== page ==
Thursday, September 24, 2009
Azerbaijan - chestnuts
I don’t know anything about Azerbaijan. I don’t even know how to pronounce it.
After researching it, I found it is surrounded by Iran, Armenia, Georgia, Russia and has a long coastline on the Caspian Sea. It has a majority Turkic and Shi’ite Muslim population and it was the first country in the Muslim world to establish a democratic and secular republic. Because the country is an eclectic blend of different traditions and flavors, Azeri cuisine combines Eastern Europe and Southwest Asia.
For our Azeri meal, I decided on cooking a layered rice pilaf with dried fruits and chestnuts. It was either that or khash, an oily soup made of boiled cow feet. Laugh now, but it is said that the Azeri people owe their legendary long lifespan to this soup. I suppose I could have tried making it and it would have been amusing. But then I found this rice pilaf dish, and, I don’t know, it sounded like something we’d actually want to eat. Given that I am cramming all these ethnic dishes down my kid’s throats (okay - not really they dig this project), and then when I’m not cooking lu lu kabobs and Algerian couscous, I’m ordering pizza and running to fast food because I can’t bring myself to cook (how is it that I’m supposed to cook something normal now? I mean, how boring!), and then, can you imagine, I serve them pig's feet?
I know I must get a bit more exotic and daring – that’s where the mopane worms come in handy – but I remind you – I am still in the A’s. I will have plenty of chances to eat pig feet, worms, and exotic meats (maybe even balut). But for our Azerbaijan meal, it’s rice pilaf.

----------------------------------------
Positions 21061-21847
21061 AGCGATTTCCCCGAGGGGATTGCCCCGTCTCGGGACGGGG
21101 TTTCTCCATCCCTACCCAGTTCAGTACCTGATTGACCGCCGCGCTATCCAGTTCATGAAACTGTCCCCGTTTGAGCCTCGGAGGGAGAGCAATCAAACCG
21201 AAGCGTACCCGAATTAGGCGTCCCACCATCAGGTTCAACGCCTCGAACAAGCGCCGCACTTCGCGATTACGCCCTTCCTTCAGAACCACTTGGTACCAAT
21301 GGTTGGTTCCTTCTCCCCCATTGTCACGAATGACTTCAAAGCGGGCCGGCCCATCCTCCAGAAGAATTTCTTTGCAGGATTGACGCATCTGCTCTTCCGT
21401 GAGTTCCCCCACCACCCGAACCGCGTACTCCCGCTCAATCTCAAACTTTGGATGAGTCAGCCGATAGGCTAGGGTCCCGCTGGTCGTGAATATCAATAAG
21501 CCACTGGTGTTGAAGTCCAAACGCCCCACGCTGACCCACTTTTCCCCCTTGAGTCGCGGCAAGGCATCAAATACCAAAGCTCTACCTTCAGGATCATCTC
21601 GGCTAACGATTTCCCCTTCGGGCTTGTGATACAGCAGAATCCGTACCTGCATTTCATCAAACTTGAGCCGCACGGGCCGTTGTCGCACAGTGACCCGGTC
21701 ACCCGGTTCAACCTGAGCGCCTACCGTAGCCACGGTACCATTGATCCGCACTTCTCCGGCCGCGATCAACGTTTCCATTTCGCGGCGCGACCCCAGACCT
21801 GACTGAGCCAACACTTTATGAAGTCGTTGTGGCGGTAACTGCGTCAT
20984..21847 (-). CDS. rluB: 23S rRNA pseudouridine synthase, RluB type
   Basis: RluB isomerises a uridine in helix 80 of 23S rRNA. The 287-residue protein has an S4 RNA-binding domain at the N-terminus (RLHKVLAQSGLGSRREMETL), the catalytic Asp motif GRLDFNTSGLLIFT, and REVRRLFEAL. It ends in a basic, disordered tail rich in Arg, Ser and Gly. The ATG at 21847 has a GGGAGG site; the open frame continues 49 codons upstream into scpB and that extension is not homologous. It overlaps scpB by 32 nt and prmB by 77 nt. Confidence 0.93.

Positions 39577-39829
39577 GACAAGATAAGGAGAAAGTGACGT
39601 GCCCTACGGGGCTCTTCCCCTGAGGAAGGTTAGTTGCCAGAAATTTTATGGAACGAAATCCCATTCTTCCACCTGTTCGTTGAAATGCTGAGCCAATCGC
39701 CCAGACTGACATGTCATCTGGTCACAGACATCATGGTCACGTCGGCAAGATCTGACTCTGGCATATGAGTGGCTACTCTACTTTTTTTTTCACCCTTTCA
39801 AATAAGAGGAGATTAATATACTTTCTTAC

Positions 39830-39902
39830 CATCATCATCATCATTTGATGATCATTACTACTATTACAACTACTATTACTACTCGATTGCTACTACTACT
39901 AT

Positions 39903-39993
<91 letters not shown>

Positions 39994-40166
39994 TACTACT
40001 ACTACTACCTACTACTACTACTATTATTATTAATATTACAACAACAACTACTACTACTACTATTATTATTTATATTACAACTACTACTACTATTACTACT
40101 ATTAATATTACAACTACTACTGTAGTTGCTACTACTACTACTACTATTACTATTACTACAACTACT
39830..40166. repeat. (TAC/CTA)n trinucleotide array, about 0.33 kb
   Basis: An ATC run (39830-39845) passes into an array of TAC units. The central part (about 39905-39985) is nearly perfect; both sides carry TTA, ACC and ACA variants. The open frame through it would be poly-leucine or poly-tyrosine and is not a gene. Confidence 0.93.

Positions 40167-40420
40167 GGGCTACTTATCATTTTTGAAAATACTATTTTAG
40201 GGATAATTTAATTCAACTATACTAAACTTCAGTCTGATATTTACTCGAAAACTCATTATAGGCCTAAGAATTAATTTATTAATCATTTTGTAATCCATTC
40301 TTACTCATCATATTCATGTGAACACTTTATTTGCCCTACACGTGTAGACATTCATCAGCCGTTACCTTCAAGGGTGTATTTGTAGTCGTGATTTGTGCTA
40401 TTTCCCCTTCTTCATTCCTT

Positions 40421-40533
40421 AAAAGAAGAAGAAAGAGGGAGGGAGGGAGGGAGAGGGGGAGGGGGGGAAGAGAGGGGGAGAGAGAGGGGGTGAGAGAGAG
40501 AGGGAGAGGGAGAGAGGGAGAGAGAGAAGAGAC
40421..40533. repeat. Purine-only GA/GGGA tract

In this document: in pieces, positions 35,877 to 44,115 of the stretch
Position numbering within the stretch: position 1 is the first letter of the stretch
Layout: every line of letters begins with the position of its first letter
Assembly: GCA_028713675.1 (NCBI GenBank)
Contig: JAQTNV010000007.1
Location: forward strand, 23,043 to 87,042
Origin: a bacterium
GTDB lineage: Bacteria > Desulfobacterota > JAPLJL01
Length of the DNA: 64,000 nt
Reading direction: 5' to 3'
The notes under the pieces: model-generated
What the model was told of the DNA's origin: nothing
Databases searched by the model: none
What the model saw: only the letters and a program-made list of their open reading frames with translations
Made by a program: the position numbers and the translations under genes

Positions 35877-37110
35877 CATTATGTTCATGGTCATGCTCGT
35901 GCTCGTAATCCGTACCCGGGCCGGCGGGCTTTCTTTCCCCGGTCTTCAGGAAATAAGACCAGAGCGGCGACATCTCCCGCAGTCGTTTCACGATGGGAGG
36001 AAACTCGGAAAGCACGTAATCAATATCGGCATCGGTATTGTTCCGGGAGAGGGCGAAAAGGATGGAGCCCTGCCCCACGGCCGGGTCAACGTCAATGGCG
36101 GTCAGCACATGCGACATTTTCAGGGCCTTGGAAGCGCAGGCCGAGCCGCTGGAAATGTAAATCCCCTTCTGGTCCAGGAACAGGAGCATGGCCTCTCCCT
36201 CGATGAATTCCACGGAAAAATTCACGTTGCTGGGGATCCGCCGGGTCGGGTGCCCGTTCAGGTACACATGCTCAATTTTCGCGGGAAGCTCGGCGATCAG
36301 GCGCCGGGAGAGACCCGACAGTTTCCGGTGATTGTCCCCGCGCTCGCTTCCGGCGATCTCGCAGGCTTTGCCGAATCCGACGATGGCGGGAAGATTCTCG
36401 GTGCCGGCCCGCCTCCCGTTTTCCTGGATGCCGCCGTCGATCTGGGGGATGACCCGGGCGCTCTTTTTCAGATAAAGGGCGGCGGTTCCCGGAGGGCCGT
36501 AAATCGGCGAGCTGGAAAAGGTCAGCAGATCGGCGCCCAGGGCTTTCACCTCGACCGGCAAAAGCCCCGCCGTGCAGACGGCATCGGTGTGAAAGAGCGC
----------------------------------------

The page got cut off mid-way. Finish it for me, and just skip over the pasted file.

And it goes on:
So you think I had it easy? Wrong! Try finding chestnuts when it’s not the Christmas season (though the stores are already sending out Christmas catalogues and it’s only September, so go figure). I also had a bit of trouble finding saffron, but I did find it at the third store I went to. But I was running all over trying to find chestnuts, and I hate running around to different grocery stores trying to find stuff. That’s why I am not a bargain shopper. When I’m at a store and I see what I want I get it. I don’t even want to know that I could get the same thing for two dollars cheaper at a store across town. For me, my time is valuable and it’s not worth it.
Now, here is where I’m feeling like an idiot (as you’ll learn that feeling comes around quite often). After many tries to find chestnuts (and feeling pretty damn desperate) I went into this grocery store and I found a SIGN in the produce section that said chestnuts! I almost cried when I saw it. I love this store. I love this store, I kept saying to myself. But then I looked under the sign and all I saw were these little round things that sort of looked like chestnuts if you got creative about it. I must of known these were not chestnuts, but I so badly wanted them to be that I literally tricked myself into thinking they were. I grabbed a plastic bag and greedily fill it up. But my delusion (or whatever it was) came crashing down at the cashier’s line.
“What are these?” the cashier asked.
“I don’t think so…”
“They’ re chestnuts. There was a sign right above these and they said chestnuts!”